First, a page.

Far away from the frozen, otherworldly streets of ‘In Bruges,’ Ebbing, Missouri burns in Martin McDonagh’s vastly different but equally potent exploration of morality and anger.
‘Three Billboards Outside Ebbing, Missouri’ depicts the ramifications of the titular billboards, which Mildred Hayes (Frances McDormand) uses to challenge revered police chief William Willoughby (Woody Harrelson) over the unsolved murder of her daughter.
But this isn’t the inspiring story of a noble mother overcoming a corrupt, incapable police force and finding her daughter’s killer. McDonagh portrays the situation and the characters as infinitely more complicated then that. Well, most of them.
We admire Hayes, for example, because she’s relentless and uncompromising, though her moxie doesn’t justify her actions, and while she’s a dedicated mother, she’s not exactly a responsible one. On the other hand, Willoughby, who would be the villain in a lesser film, charms us and makes us laugh. Despite his Woody Harrelson-isms, however, he doesn’t hold his officers accountable for their actions, which brings us to Dixon.
In a film packed with good performances, Sam Rockwell makes his bid for best supporting actor with officer Dixon, a dim-witted, racist momma’s boy whose rage fans the flames between Hayes and the local authorities. And in what is possibly the greatest casting decision of all time, Sandy Martin (Mac’s mom on ‘It’s Always Sunny in Philadelphia’) plays his mother. In a way, Dixon serves as a microcosm of the film; his sense of humor almost makes you forget the violence it’s derived from.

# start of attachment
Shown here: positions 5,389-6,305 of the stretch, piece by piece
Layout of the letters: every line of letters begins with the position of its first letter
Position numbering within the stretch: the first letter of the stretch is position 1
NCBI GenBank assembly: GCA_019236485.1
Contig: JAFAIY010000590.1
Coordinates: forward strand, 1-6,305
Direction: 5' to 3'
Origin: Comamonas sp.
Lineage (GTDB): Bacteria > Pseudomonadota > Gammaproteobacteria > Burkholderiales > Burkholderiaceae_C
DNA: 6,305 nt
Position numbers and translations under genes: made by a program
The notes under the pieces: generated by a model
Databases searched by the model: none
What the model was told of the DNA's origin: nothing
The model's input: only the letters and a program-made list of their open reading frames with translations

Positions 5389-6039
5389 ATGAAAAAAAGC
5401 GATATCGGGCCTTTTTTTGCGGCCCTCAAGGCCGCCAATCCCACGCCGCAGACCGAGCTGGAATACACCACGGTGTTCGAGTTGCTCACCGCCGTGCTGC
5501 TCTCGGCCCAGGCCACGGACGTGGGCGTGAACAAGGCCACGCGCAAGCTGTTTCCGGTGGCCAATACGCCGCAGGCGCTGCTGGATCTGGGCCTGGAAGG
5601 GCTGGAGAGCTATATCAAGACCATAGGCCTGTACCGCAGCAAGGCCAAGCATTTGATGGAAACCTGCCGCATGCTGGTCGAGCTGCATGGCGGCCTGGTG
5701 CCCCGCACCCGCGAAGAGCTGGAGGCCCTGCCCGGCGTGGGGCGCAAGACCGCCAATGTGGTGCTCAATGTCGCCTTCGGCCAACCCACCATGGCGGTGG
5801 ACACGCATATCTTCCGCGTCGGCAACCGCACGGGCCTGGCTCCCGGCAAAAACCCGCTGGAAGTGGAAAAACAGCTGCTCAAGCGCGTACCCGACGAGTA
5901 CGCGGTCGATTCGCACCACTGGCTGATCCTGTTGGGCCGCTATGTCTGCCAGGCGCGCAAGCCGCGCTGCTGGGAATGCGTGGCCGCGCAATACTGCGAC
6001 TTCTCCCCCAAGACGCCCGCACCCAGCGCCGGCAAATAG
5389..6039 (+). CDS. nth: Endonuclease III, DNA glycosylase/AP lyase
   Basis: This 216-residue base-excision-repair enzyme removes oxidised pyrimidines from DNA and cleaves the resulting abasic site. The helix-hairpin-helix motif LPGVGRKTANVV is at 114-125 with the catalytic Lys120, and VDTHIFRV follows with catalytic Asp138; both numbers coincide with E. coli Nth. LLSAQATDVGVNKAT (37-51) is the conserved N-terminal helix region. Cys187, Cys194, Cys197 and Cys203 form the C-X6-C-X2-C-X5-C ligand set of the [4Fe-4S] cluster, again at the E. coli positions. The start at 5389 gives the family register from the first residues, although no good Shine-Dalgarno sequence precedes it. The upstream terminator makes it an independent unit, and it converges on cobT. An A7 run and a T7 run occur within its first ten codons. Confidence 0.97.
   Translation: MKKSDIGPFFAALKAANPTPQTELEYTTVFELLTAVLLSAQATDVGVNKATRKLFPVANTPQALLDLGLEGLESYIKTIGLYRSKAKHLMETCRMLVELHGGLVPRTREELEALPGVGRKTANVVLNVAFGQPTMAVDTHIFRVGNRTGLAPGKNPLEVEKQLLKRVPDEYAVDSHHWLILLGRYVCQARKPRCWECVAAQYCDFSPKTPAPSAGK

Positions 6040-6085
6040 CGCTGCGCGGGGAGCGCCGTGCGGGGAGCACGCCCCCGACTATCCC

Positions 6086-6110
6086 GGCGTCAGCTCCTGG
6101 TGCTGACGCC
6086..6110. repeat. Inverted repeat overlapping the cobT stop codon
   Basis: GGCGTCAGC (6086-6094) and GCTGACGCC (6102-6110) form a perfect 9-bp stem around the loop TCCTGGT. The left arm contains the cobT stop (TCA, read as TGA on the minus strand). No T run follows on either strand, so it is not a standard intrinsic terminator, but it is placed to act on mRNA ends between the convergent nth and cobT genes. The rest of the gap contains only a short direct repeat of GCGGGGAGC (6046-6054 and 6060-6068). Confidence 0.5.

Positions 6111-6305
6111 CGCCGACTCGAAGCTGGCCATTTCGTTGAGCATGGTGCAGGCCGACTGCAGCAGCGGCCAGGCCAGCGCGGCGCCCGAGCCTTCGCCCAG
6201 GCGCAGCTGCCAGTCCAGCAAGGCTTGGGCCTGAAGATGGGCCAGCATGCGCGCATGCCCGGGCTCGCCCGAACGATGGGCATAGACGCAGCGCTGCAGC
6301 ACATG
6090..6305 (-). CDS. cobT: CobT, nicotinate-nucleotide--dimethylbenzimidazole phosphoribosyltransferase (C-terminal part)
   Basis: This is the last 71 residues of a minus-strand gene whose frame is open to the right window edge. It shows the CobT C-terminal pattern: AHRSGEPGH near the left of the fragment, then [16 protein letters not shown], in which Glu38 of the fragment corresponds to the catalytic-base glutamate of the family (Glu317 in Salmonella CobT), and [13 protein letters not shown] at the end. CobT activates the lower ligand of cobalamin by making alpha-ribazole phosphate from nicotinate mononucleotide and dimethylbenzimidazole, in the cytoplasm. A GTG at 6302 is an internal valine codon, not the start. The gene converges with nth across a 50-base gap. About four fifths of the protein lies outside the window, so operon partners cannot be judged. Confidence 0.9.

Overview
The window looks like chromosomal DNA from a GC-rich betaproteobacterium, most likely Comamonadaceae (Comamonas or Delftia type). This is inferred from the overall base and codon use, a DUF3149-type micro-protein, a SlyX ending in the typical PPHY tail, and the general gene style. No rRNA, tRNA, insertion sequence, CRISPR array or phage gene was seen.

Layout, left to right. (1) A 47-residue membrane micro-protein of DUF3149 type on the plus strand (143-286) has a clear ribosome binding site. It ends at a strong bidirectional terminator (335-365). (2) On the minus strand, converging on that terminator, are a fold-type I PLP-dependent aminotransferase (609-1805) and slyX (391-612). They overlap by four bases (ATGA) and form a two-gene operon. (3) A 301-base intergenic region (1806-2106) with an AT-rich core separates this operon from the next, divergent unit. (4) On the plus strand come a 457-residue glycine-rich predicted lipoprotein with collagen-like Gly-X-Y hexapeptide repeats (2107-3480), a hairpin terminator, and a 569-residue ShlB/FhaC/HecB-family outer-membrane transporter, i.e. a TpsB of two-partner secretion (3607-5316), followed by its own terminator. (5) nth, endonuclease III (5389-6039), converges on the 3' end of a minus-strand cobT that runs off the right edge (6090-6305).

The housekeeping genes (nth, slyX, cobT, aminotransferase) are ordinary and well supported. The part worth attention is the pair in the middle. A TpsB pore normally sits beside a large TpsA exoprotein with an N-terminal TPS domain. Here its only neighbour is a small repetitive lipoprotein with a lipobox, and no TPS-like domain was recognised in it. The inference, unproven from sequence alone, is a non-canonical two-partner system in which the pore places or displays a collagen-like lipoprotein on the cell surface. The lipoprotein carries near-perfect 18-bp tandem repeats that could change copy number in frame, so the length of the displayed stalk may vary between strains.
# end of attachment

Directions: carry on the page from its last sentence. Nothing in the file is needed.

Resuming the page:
Indeed if you’re easily offended or a bit squeamish, this probably isn’t the right film for you.
Like in ‘In Bruges,’ writer-director McDonagh masterfully balances comedy and intensity in the film—except for one scene. When her ex-husband, an ex-cop, confronts Hayes about the billboards, a quip, albeit a good one, arrives with Marvel-esque timing, dissolving whatever tension had built up in what was a fairly melodramatic moment anyway. This scene stands out in an otherwise airtight screenplay.
Perhaps the most intriguing aspect of ‘Three Billboards Outside Ebbing, Missouri’ is its unconventional story structure. Two characters show up after the halfway point. It is not, like so many movies, about “a guy who has to do a thing.” This makes it hard to predict what happens next, and while the film isn’t a twisty-turny mystery, it’s refreshing and exciting to be surprised by what happens.
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‘Three Billboards Outside of Ebbing, Missouri’ hits theaters November 10th